Almost three months after it was meant to launch with aplomb, DAZN announced this week that it will resume its international rollout with a free beta test at the end of July.
In March, the John Skipper-chaired company revealed a huge expansion to more than 200 countries and territories at the beginning of May – up from a current total of 9 – but this was unfortunately timed just before an unforeseen global pandemic which brought the entire sporting world to a screeching halt.
Now that we are over the worst of the coronavirus (or at least better equipped to deal with it in regards to appropriate social distancing practices and able to stage sporting events), sports all around the world are starting to resume and DAZN has decided that the boxing match between Vergil Ortiz Jr and Samuel Vargas on July 24 is the right time to pick up where it previously left off.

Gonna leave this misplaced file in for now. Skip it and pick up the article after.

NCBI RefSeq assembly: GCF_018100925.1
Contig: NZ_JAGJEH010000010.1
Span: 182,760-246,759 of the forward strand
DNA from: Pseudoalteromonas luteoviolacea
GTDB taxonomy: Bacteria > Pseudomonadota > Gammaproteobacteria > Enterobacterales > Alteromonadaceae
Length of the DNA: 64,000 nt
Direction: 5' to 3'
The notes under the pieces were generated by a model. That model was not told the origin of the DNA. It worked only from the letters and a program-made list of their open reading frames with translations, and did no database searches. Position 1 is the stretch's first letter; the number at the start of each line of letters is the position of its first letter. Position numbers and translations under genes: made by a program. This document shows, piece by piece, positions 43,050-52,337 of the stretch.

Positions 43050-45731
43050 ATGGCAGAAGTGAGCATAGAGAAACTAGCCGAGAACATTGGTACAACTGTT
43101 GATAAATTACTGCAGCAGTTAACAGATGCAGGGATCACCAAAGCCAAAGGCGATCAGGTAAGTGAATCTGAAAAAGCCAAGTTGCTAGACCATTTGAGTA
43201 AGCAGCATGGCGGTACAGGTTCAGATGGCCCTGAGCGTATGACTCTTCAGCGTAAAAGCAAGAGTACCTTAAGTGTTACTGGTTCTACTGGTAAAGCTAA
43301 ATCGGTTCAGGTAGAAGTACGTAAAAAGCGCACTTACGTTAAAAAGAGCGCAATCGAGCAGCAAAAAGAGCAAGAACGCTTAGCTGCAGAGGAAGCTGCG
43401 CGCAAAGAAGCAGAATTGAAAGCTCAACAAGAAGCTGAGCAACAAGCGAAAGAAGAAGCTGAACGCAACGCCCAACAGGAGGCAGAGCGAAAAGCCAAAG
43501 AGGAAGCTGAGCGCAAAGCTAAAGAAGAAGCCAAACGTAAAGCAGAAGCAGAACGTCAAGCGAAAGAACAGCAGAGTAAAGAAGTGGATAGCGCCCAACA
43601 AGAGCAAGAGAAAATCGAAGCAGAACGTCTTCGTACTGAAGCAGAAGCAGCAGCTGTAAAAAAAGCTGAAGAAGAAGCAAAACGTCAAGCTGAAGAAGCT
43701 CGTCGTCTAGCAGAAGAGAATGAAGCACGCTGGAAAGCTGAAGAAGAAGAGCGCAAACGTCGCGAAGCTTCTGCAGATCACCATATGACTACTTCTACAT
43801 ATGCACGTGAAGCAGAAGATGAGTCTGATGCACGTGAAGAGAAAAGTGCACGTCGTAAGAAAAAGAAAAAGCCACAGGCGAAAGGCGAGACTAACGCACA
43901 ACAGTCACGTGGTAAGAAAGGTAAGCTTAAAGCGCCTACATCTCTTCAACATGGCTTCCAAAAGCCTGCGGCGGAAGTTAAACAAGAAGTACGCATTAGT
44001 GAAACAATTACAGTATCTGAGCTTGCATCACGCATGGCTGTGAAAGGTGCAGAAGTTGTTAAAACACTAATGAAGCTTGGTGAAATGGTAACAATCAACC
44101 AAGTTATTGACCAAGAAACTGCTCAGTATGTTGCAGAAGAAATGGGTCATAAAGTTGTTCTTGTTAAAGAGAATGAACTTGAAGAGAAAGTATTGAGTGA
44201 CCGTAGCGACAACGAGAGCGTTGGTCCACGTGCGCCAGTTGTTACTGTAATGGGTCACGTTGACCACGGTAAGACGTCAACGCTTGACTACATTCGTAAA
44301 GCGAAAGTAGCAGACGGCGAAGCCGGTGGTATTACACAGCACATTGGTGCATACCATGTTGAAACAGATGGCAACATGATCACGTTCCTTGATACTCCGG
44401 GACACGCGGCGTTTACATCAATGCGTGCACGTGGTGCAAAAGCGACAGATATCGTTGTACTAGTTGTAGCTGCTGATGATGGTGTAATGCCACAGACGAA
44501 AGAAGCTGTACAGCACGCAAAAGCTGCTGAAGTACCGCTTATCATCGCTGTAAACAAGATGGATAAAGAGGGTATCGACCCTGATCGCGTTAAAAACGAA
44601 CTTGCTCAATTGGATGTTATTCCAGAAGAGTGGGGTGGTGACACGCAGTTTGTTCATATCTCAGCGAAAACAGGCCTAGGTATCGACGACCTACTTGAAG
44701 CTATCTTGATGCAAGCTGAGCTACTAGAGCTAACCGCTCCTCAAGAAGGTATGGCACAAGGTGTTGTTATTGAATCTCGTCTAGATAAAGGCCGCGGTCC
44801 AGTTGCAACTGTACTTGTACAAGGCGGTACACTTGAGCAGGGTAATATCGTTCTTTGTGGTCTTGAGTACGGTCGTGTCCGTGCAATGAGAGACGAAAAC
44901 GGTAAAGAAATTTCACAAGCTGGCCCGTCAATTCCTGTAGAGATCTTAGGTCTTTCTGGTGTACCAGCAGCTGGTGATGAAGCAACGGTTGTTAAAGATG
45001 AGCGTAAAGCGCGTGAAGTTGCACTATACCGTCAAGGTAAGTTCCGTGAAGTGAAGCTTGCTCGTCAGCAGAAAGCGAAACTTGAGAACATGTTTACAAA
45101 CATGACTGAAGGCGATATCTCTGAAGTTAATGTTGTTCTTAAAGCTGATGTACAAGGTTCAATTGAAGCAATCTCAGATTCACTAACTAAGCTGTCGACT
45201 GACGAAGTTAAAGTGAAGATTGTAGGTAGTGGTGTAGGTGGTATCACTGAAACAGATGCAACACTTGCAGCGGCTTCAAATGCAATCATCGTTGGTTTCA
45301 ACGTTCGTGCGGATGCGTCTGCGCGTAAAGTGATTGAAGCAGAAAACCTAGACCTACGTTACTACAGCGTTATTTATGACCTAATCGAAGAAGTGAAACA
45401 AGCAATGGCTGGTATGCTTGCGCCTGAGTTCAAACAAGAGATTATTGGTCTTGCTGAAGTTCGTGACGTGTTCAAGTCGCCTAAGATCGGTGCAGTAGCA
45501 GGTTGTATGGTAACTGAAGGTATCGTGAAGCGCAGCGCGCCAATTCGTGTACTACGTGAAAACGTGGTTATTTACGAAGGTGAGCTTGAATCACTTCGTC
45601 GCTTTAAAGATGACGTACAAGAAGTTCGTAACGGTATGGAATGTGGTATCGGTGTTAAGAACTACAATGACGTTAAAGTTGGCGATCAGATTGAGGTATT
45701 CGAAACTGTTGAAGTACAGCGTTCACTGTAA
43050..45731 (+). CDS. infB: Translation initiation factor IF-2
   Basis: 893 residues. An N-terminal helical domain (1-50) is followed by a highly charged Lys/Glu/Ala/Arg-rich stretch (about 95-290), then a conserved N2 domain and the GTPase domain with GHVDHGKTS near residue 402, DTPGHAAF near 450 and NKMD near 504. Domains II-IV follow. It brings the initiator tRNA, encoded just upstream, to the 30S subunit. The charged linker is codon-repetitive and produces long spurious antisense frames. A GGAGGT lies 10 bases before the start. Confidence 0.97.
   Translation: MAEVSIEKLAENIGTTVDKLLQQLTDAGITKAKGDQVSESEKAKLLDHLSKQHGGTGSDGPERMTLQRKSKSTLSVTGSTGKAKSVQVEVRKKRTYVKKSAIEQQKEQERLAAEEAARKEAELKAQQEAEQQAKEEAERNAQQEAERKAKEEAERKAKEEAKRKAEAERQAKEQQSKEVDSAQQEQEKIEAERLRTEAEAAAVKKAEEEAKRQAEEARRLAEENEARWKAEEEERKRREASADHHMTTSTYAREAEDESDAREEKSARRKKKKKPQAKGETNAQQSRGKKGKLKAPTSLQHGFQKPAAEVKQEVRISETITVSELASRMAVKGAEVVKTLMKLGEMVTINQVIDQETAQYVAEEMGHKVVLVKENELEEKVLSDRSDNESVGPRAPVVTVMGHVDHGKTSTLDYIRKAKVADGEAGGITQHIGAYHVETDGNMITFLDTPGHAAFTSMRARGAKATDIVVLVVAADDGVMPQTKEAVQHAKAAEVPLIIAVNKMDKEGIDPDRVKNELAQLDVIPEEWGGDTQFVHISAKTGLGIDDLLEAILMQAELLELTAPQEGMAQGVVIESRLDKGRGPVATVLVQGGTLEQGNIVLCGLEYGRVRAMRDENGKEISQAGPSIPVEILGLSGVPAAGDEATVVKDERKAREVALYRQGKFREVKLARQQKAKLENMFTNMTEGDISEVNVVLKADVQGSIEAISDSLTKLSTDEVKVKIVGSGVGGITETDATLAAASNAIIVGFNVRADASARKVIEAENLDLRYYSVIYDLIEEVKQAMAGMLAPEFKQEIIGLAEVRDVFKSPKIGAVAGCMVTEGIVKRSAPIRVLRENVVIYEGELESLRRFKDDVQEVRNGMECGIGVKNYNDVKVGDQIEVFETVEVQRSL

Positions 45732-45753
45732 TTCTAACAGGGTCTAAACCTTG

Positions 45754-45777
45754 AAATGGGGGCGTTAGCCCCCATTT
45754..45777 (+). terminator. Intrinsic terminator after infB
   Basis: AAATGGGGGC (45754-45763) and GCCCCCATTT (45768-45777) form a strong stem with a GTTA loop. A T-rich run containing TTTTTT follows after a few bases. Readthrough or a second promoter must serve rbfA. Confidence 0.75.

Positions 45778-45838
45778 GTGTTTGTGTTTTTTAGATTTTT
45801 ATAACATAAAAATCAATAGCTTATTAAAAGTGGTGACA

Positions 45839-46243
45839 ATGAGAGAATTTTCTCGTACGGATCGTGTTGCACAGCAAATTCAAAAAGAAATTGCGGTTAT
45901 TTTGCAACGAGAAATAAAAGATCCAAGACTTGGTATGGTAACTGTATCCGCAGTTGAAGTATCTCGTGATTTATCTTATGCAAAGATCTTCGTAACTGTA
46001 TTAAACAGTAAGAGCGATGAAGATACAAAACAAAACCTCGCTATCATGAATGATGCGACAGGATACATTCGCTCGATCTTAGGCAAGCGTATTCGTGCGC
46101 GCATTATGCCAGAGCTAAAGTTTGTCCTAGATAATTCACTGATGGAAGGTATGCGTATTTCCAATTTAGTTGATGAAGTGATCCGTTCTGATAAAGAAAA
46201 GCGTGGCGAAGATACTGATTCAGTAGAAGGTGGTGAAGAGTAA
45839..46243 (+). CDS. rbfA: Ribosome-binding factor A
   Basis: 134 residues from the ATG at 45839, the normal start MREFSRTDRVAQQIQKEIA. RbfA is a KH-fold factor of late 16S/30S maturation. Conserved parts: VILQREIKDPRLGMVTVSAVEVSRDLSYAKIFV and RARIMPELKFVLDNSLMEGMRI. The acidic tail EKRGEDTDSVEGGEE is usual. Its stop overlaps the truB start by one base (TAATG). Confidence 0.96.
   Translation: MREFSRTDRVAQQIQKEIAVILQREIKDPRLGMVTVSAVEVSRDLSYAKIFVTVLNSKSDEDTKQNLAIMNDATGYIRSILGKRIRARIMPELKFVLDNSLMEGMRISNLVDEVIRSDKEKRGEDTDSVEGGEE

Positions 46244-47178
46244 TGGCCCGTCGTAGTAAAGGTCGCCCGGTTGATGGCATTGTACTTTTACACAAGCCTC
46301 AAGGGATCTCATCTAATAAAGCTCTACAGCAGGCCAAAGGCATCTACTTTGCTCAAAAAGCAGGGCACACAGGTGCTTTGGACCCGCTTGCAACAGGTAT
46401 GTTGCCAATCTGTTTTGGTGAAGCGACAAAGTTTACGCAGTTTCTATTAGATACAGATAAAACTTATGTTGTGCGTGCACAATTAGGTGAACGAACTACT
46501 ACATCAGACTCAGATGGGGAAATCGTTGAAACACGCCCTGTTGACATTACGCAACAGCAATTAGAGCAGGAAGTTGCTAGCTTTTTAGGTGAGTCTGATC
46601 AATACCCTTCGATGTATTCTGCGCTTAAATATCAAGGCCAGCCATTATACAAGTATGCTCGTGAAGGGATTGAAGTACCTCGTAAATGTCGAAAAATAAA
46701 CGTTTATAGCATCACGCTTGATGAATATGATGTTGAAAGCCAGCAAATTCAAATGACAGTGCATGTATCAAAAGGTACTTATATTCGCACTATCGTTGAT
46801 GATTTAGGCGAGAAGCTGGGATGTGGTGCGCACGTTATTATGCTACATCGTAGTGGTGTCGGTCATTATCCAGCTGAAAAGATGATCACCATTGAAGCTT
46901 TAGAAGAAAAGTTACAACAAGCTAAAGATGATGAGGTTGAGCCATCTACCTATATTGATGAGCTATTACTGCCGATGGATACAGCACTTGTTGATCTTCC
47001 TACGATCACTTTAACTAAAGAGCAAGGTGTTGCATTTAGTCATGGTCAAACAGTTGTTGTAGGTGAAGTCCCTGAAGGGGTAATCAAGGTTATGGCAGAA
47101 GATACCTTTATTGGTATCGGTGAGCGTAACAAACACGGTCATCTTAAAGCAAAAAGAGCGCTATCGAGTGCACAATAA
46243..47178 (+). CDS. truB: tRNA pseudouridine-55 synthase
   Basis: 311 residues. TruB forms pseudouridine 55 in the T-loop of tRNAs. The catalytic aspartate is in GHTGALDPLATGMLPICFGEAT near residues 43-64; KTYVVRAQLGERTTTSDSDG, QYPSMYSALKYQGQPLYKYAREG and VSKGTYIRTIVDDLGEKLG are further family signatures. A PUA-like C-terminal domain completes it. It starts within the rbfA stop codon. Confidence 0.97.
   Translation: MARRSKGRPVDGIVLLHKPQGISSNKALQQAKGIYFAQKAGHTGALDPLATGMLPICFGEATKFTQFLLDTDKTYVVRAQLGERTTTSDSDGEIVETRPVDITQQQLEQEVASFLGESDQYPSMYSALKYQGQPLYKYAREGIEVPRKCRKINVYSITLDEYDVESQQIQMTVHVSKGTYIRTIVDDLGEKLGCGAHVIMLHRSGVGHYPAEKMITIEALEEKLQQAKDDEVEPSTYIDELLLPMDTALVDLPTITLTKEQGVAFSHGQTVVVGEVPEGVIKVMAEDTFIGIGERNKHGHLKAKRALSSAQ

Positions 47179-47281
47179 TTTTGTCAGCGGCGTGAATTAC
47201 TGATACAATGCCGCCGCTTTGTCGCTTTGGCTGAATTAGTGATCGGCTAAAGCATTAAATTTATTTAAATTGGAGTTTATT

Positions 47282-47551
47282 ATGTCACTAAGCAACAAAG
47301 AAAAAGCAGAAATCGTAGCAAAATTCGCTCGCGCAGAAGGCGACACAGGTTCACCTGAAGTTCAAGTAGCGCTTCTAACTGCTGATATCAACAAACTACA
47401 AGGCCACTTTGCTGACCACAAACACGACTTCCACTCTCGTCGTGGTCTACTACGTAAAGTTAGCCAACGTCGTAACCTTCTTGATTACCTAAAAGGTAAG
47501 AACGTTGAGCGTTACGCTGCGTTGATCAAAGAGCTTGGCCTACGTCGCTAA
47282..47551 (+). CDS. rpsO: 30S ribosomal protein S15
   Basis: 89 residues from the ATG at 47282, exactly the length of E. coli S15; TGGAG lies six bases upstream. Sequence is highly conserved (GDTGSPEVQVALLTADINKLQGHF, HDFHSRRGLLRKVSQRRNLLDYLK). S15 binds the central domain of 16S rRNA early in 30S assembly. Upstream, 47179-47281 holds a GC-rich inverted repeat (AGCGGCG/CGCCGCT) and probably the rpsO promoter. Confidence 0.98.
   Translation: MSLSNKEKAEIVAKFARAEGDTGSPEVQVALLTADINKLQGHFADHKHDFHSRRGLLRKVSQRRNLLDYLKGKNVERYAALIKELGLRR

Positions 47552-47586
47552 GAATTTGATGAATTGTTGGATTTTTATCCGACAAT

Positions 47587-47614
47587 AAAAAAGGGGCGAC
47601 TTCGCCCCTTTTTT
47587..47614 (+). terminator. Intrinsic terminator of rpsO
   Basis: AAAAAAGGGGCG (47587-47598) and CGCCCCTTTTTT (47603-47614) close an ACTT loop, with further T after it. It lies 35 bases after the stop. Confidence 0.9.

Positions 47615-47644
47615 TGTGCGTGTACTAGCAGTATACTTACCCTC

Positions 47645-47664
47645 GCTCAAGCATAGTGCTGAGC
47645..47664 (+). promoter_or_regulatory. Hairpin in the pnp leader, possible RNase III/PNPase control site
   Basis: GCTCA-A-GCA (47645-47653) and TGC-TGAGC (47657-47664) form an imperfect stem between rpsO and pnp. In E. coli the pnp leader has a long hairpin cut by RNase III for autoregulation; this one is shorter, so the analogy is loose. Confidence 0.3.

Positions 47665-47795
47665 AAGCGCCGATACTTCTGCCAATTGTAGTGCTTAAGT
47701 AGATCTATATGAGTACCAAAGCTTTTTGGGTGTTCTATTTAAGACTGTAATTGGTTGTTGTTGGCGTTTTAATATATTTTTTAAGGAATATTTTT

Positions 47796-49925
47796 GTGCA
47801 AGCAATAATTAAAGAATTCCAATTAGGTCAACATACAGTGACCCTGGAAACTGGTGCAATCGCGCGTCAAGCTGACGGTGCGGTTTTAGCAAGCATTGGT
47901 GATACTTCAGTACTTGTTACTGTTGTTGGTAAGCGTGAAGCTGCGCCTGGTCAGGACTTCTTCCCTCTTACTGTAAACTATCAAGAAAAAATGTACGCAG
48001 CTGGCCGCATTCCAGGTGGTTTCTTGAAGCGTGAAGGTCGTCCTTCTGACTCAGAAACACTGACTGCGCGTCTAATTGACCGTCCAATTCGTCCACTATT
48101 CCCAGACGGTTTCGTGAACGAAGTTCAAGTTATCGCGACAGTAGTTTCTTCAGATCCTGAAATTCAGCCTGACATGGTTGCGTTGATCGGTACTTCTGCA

And while an expansion to over 200 new markets is an ambitious one, it is arguably more vital than ever for DAZN’s long-term prospects at becoming a worldwide leading sports broadcaster.
Alexios Dimitropoulos, senior analyst at Ampere, points out that while “DAZN already has the rights and therefore will not see any additional outlay for sports rights early on,” the current economic uncertainty has made expansion “even more crucial for them as they need the monetisation and exposure.”
DAZN is not strapped for cash by any stretch; it is backed by multi-billionaire Len Blavatnik who is the third-richest man in the UK. Still, this didn’t stop the company from moving to defer payments to sports leagues amid the lockdown and even reportedly furloughing an unspecified number of employees.